Census 2020: Count all kids
In our communities, every person counts. When we miss a young child in the Census, our communities lose out on funding for that child for the next 10 years.
Making sure our children get their fair share
A major way our communities get money for child and family programs is by participating in the U.S. Census, which occurs once every 10 years. The state and federal government use Census data to fund important services including early childhood education, free and low-cost school meals, child care and NJ Family Care.
New Jersey receives a total of $22.7 billion annually in federal funding based on data from the 2010 Census. In New Jersey, 27,000 children (5.2%) under age 5 were missed by the 2010 Census. If children are underrepresented in the Census count in 2020, it will result in less funding for important public services.
New Jersey received a total of $22.7 billion annually in federal funding based on data from the 2010 Census for important programs like:
NJ Family Care: $9.6 Billion
Supplemental Nutrition Assistance Program (SNAP): $ 1.2 Billion
Section 8 Housing Vouchers: $741 Million
Special Education Grants: $370 Million
National School Lunch Program: $261 Million
Head Start: $164 Million
WIC: $151 Million
Child Care: $120 Million
Participation in the Census is safe, confidential and only takes about 10 minutes. Everyone should include their children on the census to ensure their communities receive their fair share for local schools, medical care and child care. Please share this information with your family and friends; it is important that everyone is informed.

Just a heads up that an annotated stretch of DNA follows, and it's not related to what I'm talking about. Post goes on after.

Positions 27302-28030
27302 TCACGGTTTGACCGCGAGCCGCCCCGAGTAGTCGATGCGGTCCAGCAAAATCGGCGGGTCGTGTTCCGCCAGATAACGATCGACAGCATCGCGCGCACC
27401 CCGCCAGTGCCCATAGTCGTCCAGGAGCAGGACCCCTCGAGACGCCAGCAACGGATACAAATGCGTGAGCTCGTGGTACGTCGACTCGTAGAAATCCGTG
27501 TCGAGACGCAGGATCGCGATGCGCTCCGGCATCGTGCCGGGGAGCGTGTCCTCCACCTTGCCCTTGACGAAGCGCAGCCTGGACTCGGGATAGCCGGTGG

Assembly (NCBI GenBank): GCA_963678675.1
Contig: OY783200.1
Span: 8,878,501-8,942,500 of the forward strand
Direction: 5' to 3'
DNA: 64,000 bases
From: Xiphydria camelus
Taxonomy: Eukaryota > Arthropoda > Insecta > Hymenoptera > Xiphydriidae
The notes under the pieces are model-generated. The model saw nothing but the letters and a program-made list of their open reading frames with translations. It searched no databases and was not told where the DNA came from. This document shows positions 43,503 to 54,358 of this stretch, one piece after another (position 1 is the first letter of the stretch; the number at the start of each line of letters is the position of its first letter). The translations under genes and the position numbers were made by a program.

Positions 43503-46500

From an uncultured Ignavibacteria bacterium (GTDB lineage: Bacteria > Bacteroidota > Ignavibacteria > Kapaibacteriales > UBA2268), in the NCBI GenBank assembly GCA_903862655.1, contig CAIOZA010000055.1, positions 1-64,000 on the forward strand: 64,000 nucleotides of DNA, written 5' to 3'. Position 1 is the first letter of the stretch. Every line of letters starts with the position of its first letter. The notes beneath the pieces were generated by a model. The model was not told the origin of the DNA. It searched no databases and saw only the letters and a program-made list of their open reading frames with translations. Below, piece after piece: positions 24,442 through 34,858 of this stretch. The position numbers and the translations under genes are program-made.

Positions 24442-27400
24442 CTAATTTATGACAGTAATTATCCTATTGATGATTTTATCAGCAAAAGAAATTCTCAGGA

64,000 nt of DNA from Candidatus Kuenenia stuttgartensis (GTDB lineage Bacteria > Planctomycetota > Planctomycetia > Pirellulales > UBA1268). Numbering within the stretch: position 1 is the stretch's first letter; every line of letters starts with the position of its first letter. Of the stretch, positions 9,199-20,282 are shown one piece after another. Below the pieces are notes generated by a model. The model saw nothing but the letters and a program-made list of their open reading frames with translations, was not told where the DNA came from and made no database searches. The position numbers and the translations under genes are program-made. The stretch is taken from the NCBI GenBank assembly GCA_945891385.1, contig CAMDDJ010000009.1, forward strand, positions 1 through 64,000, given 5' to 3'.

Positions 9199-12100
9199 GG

Here is how the Census works:
- In March 2020, you will get a Census invitation in the mail.
- Follow the instructions on the invitation to compete the Census survey online or over the phone.
- You may wait to receive a paper form in the mail if you prefer to respond on paper. If you do not complete the Census by the end of April, a Census official will come to your home to help you fill out the survey.
For more information, please see: http://www.census202nj.org.
Are my answers confidential?
Yes. By federal law, your responses cannot be shared with anyone outside the Census Bureau. That includes all police, governments and individuals. No one can use your Census information to reduce your benefits, evict you, deport you or fine you.
What does the Census ask?
Just the basics. The questionnaire will ask for your name, age, date of birth, race/ethnicity, relationship to other people in the home and whether you rent or own your home.
What if my child is a baby or was just born-do I list him or her on the Census?
Yes. Please list your baby no matter how old, even if you are still in the hospital!
I have kids living with me who aren’t mine-do I list them?
Yes. You should count every child who is living at your address, even if only temporarily.
My child doesn’t live with me all the time-do I list him or her?
It depends. Whomever your child lives with most of the time should count your child. If time is split evenly, the child should be counted wherever they stay on April 1, 2020.
How does it take?
About 10 minutes.
Make sure you are counted so that your community receives the funding and services it deserves. For information and assistance, call NALEO Educational Fund’s bilingual toll free hotline: 1-877-EL-CENSO (352-3676).
Disclaimer: This information was taken from the US Census pamphlet and I give them full credit for this information. Please be on the lookout for this information in 2020.